Sunday, October 8, 2017

Prayer




It seems to me that one should not endeavor to undertake ministry as a Christian worker, Christian doctor, or life itself as a Christian, without entering into the presence of God on a daily basis for serious and concentrated prayer. I find that the more I work with people, the more I must both bring to, and receive from God. It is a matter of emotional and spiritual survival to bring to the alter the people and things of the day. For if I am really ministering to people, if I am truly taking them seriously and trying to share in their joys and sorrows, they inevitably bring to me worrisome burdens, unsolvable problems, and deep and prolonged heart aches of every sort, which I then very naturally mull over and worry about. Not to mention the great landscape of bad choices that one finds people in, their houses built long ago firmly in the center of a hopeless flood plane with such little insight much less desire to move to higher ground. When I bring these people one by one to the Lord in prayer, the unbearable burden is found by an unseen assisting hand and somehow I am able to step out into the day.

Besides the people themselves, there is the very setting of ministry. Great consuming and dehumanizing political and cultural systems, deep and defining histories, overwhelming bureaucracies, endless noisy advertising, and all the world itself clamoring for the attention of anyone who will dare open his eyes for even a moment. Along this path of snakes we are called to walk as Jesus did, as his hands and feet for the world. In prayer, I find I must close my eyes to the world in order to receive that message of guidance, peace, and assignment that comes from God. If I do not daily, deeply, with structure and persistence, seek the Lord in this way, my attentions are hopelessly subject to the first minor demand made upon them in the wrong direction. Even with prayer, I daily fall to one way or another. Yet our Lord calls us sinners to go out into the invisible fields, work with tools we cannot touch or feel, and bring in a harvest of which we cannot truly taste in this world. To even attempt to do so we must daily receive redirection by blocking out what we can see, and hear the message from above.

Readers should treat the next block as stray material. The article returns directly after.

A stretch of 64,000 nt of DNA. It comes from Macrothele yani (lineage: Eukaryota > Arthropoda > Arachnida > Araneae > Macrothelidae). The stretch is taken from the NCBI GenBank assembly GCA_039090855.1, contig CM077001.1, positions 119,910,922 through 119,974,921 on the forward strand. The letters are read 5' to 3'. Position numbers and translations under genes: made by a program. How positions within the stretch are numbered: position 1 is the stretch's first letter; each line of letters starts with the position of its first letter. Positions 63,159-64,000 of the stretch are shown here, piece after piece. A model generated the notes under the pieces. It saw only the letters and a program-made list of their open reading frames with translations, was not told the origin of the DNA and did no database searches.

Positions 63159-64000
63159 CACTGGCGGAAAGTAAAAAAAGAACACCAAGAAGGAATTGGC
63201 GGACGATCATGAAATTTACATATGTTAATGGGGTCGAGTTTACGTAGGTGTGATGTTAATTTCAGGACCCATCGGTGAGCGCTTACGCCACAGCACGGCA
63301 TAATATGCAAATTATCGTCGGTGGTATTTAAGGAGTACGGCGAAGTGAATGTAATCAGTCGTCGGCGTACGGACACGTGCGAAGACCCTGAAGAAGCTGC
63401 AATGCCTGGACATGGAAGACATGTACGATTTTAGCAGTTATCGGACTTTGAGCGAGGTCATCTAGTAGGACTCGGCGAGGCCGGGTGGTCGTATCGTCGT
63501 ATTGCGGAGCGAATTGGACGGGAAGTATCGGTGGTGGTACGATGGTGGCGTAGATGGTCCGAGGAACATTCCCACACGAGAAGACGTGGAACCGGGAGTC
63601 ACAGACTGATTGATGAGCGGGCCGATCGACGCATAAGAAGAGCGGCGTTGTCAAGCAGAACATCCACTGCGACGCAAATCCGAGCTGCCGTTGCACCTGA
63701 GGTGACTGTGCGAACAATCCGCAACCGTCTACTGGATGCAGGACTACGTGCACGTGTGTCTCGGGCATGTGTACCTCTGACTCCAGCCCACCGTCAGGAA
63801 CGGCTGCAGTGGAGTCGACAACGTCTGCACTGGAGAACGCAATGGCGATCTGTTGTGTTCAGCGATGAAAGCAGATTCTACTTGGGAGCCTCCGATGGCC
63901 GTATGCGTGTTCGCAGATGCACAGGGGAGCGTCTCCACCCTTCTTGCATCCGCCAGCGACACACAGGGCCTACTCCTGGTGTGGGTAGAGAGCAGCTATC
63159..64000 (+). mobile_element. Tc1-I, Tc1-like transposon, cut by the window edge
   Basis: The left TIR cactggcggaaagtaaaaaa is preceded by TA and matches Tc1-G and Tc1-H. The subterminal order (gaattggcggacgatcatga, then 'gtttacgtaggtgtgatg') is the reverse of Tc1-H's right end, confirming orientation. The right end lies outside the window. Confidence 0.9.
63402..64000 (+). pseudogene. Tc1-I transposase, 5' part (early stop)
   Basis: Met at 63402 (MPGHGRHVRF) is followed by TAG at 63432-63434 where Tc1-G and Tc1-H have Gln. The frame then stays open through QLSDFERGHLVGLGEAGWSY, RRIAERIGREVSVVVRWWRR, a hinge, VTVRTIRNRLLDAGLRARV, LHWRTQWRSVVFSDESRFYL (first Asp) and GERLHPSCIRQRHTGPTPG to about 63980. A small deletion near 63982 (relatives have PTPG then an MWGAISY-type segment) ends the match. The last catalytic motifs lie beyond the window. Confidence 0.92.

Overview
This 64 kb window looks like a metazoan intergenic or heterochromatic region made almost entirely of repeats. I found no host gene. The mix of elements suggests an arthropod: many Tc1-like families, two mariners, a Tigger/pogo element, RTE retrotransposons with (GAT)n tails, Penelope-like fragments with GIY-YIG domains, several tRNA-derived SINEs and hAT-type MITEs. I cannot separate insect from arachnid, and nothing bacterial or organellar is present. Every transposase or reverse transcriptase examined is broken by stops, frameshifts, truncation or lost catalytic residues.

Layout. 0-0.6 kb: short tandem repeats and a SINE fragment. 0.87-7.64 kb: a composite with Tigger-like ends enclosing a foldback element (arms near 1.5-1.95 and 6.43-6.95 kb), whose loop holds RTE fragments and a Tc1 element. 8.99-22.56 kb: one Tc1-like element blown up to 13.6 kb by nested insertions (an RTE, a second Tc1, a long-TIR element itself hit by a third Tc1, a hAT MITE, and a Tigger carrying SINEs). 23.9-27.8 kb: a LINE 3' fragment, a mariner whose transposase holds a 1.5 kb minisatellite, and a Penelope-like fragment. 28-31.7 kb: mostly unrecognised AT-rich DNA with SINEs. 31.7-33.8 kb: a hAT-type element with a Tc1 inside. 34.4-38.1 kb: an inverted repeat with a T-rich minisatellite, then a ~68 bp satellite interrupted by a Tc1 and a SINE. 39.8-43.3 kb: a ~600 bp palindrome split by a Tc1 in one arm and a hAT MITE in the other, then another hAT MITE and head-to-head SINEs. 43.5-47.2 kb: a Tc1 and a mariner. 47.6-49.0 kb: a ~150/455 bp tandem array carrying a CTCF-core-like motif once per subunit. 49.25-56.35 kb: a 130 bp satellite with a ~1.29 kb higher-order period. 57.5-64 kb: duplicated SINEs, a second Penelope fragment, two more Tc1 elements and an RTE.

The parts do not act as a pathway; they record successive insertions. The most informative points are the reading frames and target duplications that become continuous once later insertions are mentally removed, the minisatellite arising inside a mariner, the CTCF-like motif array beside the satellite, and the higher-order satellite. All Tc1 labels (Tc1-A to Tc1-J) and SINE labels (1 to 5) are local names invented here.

In our struggle, God gives us His word. That which we cannot see, we are gifted to hear described. That which we cannot touch, we are told to trust Him to hold for us. And when we cannot taste those first bites from our gatherings, He gives us glimpses of His very glory in times of prayer.

1 comment:

  1. That is a much needed reminder for me Paul, thank you for the timeliness of this!

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